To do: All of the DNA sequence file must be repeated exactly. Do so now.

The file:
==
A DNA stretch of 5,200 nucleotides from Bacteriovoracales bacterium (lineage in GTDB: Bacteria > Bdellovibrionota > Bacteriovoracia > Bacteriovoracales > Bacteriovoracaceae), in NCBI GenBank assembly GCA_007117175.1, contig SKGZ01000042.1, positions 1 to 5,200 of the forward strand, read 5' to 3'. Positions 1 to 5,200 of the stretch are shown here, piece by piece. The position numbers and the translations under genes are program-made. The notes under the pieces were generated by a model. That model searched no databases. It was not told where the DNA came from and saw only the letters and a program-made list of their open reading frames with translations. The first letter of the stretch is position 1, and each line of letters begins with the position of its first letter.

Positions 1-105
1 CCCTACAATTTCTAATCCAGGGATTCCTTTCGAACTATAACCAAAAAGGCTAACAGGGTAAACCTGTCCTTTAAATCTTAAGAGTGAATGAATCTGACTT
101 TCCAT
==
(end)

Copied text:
A DNA stretch of 5,200 nucleotides from Bacteriovoracales bacterium (lineage in GTDB: Bacteria > Bdellovibrionota > Bacteriovoracia > Bacteriovoracales > Bacteriovoracaceae), in NCBI GenBank assembly GCA_007117175.1, contig SKGZ01000042.1, positions 1 to 5,200 of the forward strand, read 5' to 3'. Positions 1 to 5,200 of the stretch are shown here, piece by piece. The position numbers and the translations under genes are program-made. The notes under the pieces were generated by a model. That model searched no databases. It was not told where the DNA came from and saw only the letters and a program-made list of their open reading frames with translations. The first letter of the stretch is position 1, and each line of letters begins with the position of its first letter.

Positions 1-105
1 CCCTACAATTTCTAATCCAGGGATTCCTTTCGAACTATAACCAAAAAGGCTAACAGGGTAAACCTGTCCTTTAAATCTTAAGAGTGAATGAATCTGACTT
101 TCCAT